Certified Master Social Worker (CMSW)

Degree required: Master of Social Work
Exam: ASWB Master level exam

If you have received your Master of Social Work degree but aren’t necessarily planning on pursuing a clinical practice anytime soon, you will enhance your professional standing by obtaining CMSW certification. This is an ideal certification for those who wish to take on advanced roles within social work organizations that aren’t related to direct counseling, such as:

As you can see, these roles are imperative to the well-being of those in need, and it is critical for social work organizations to have specialists devote their expertise to these responsibilities. However, there aren’t always positions that are as remunerative as clinical roles. This is why obtaining CMSW standing can be a smart professional investment, as it will confer the expertise needed to take on the most advanced (and high-paying) positions of this nature.

The licensed social worker requirements for CMSWs include an MSW degree and passage of the ASWB exam (master level). There are no work experience requirements to qualify for CMSW status, but you will already have completed substantial fieldwork hours in your Master of Social Work program.

Please note that if you intend to follow up your MSW immediately with LCSW work hours, you do not need to obtain CMSW certification.

Licensed Clinical Social Worker (LCSW)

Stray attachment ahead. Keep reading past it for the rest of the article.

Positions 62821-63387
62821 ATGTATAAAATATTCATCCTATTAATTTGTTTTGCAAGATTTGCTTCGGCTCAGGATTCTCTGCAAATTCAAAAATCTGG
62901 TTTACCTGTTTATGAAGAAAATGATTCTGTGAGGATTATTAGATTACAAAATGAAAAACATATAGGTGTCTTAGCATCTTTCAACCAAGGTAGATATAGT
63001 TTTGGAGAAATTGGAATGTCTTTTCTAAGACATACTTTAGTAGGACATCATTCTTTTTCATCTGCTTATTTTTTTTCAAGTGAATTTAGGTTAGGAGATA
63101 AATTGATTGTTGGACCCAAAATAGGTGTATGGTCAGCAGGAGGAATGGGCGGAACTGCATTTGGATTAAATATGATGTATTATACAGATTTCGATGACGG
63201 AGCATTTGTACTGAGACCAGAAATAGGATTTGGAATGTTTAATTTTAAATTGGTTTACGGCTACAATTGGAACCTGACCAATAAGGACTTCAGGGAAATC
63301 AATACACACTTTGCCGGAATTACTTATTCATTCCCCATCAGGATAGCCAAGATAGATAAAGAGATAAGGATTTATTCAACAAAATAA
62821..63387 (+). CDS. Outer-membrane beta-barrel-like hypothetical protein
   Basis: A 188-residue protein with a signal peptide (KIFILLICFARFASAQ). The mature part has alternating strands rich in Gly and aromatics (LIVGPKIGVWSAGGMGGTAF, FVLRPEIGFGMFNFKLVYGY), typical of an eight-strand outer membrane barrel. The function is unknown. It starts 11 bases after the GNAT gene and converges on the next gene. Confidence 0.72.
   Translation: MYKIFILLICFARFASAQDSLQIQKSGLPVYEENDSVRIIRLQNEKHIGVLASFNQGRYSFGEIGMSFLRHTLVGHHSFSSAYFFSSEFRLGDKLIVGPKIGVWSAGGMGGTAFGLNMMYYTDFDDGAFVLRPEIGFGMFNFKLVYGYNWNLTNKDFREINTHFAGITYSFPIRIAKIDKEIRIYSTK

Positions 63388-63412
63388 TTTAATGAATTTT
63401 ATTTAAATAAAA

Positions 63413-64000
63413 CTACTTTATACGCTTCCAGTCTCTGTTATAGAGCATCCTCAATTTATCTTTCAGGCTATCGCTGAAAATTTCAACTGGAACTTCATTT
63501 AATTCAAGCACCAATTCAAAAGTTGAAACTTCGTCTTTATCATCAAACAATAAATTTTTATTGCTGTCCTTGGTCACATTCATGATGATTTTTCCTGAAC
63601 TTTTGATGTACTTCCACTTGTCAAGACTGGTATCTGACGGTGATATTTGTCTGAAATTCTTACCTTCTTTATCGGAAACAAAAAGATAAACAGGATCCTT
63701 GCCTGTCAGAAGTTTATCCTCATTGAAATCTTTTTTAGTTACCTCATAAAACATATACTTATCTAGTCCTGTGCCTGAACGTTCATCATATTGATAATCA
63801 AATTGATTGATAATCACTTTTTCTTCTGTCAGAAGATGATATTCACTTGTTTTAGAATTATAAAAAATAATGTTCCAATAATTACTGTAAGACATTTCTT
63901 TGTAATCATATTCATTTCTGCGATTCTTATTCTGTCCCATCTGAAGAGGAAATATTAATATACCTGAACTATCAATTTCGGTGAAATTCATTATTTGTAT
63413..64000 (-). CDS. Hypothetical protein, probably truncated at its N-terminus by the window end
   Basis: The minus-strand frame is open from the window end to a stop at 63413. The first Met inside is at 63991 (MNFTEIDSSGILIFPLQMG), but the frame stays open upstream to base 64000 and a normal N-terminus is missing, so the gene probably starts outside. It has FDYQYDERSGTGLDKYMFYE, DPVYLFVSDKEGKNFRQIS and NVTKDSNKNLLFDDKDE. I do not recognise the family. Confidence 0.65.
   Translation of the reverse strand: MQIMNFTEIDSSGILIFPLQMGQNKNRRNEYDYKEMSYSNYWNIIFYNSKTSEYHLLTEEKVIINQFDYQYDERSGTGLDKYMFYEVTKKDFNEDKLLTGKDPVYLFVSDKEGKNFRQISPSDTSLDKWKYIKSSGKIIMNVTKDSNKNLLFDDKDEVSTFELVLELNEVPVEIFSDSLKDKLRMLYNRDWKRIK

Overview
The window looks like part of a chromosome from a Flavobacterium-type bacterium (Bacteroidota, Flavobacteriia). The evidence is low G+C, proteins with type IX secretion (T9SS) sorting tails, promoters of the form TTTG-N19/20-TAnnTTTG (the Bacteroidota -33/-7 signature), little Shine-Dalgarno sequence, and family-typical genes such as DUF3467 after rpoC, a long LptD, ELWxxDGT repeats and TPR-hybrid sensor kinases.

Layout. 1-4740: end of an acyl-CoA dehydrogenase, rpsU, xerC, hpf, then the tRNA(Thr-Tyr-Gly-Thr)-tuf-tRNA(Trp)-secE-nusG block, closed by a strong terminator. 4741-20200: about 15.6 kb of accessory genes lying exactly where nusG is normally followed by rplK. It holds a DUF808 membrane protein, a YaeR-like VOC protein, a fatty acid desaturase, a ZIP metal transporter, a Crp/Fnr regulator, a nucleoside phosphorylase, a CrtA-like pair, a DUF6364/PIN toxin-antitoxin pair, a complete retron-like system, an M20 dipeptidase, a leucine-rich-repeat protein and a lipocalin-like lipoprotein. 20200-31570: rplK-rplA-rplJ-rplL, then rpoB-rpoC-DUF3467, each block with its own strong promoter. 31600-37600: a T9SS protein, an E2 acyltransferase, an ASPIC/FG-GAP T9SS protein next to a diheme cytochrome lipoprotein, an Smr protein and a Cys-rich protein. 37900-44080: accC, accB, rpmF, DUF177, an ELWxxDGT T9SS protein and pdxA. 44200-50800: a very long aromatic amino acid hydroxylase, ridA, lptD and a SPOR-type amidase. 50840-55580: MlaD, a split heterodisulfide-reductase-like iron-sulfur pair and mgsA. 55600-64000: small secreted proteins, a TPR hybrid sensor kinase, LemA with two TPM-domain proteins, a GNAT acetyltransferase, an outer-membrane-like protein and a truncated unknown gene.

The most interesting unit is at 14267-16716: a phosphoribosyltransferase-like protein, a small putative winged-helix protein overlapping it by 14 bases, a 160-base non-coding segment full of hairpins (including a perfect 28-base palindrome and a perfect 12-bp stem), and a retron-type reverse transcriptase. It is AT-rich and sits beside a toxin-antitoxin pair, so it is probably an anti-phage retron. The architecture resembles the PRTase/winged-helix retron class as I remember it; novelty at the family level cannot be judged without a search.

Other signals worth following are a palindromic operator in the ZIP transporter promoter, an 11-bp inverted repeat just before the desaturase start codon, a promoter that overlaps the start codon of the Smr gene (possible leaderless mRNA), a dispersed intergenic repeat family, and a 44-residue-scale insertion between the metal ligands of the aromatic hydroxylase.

Degree required: Master of Social Work
Exam: ASWB Clinical level exam

Many social workers enter the field with the desire to work directly with patients through counseling or other one-on-one therapeutic services, also known as clinical practice. In order to take on such great responsibility in others’ lives, one must devote considerable time and effort to developing their insight and expertise. This is why the licensed clinical social worker requirements exceed those of other social work roles.

Clinical social work license requirements are time-intensive, but they will provide the deep training you need to thrive in a serious and important profession.

Licensed clinical social worker education requirements include an MSW at the lowest (some choose to pursue DSWs or PhDs). This means you will enter clinical training with vast insight into the social work profession, developed from focused academic coursework. As soon as you enter the field, you are likely to notice the benefits of your education firsthand, as they will ground your understanding of your patients’ needs and how to be most effective in your work.